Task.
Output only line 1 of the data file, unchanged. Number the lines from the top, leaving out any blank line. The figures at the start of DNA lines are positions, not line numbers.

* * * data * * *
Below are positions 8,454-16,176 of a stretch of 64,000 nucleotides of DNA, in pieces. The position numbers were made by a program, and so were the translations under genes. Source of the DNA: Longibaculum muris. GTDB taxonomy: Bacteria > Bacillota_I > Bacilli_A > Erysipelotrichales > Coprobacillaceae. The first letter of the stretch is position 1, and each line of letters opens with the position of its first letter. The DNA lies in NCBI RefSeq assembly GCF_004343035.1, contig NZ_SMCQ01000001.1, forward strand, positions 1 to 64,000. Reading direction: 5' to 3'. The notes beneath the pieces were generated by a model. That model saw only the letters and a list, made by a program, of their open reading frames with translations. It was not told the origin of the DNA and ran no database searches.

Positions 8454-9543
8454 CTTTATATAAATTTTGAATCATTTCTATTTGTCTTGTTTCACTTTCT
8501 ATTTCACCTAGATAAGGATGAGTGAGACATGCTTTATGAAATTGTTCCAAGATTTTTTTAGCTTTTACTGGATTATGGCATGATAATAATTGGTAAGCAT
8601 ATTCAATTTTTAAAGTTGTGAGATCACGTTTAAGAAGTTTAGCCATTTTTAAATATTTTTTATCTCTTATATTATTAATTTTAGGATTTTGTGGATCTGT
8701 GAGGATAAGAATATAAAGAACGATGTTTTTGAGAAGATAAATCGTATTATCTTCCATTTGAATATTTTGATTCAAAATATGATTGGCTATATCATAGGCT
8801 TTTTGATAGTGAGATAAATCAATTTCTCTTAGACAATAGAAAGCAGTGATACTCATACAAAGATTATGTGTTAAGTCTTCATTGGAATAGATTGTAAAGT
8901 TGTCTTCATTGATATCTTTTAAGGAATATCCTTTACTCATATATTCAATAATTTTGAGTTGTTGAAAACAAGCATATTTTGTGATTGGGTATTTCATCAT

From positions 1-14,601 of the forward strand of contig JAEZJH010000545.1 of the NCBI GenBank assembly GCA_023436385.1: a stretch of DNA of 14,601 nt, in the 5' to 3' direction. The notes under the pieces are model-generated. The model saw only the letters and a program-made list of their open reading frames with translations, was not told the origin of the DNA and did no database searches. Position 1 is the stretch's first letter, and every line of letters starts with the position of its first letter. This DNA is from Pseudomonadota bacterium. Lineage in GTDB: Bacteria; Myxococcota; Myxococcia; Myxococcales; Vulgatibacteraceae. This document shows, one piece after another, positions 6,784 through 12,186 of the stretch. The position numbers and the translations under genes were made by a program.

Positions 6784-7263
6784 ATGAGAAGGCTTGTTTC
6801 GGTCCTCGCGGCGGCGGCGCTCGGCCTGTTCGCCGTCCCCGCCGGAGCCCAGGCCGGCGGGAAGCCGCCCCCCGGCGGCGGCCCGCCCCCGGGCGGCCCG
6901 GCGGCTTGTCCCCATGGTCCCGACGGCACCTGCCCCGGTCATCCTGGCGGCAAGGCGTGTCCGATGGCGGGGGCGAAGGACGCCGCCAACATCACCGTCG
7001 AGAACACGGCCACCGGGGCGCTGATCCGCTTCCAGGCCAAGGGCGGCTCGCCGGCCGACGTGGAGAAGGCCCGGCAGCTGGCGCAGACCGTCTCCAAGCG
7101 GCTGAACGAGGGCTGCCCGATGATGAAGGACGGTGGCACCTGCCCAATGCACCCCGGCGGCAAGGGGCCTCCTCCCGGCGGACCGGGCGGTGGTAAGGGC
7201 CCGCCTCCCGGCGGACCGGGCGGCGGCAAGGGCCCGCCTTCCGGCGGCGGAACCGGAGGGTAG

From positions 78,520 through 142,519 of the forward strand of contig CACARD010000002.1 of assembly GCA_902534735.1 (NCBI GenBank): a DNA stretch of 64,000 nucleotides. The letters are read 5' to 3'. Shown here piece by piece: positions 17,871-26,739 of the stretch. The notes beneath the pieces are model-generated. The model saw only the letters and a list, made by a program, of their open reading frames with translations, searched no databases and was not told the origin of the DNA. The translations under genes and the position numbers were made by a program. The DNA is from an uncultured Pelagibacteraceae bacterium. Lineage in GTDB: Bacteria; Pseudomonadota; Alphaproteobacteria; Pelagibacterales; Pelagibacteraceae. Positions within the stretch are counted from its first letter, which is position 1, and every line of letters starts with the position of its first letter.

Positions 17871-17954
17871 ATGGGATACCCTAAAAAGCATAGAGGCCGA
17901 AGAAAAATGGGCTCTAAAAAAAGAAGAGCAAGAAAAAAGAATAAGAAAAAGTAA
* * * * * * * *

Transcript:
Below are positions 8,454-16,176 of a stretch of 64,000 nucleotides of DNA, in pieces. The position numbers were made by a program, and so were the translations under genes. Source of the DNA: Longibaculum muris. GTDB taxonomy: Bacteria > Bacillota_I > Bacilli_A > Erysipelotrichales > Coprobacillaceae. The first letter of the stretch is position 1, and each line of letters opens with the position of its first letter. The DNA lies in NCBI RefSeq assembly GCF_004343035.1, contig NZ_SMCQ01000001.1, forward strand, positions 1 to 64,000. Reading direction: 5' to 3'. The notes beneath the pieces were generated by a model. That model saw only the letters and a list, made by a program, of their open reading frames with translations. It was not told the origin of the DNA and ran no database searches.